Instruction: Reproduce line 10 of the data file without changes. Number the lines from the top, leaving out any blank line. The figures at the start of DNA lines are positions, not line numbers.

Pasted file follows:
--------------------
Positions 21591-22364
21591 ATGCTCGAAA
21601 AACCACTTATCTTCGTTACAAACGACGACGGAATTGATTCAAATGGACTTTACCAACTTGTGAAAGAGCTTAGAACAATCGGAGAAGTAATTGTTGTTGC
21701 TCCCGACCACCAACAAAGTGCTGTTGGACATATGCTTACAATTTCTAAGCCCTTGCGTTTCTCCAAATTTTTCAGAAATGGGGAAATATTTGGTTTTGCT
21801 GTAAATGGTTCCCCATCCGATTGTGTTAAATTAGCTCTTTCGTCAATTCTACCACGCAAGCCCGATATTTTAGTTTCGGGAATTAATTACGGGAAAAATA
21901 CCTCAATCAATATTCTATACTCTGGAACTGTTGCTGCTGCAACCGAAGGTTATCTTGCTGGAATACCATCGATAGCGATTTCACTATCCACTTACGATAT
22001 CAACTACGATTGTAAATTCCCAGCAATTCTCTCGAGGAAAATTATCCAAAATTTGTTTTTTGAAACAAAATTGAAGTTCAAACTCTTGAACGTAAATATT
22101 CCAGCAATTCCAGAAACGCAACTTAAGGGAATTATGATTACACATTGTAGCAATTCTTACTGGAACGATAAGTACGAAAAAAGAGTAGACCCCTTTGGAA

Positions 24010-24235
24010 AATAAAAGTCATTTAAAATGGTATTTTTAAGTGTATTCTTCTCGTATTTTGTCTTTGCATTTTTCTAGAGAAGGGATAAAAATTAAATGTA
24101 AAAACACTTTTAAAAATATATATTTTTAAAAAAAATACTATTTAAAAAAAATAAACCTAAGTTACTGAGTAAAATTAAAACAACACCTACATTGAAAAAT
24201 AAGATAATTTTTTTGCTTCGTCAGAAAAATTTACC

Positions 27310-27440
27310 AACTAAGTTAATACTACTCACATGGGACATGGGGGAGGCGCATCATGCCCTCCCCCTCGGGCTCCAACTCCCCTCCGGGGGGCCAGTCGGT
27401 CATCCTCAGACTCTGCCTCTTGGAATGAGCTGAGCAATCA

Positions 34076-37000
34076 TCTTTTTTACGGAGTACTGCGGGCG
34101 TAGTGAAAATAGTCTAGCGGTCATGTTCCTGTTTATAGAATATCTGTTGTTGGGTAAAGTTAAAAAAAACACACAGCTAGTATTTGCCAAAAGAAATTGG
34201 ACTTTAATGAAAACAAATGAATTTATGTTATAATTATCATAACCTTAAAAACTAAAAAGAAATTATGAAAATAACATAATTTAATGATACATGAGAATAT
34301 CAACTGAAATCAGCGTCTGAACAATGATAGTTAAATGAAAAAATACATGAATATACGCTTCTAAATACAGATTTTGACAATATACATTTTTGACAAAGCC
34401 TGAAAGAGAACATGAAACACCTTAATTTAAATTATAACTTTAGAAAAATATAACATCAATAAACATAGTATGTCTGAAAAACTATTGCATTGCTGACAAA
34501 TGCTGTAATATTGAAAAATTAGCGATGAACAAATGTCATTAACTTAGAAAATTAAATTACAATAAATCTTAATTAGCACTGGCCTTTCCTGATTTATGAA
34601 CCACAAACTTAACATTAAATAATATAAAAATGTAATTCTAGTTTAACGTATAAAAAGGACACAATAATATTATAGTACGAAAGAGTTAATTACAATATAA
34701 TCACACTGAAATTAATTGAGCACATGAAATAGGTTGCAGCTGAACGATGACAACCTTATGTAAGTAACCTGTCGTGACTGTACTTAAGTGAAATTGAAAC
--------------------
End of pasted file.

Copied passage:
24010 AATAAAAGTCATTTAAAATGGTATTTTTAAGTGTATTCTTCTCGTATTTTGTCTTTGCATTTTTCTAGAGAAGGGATAAAAATTAAATGTA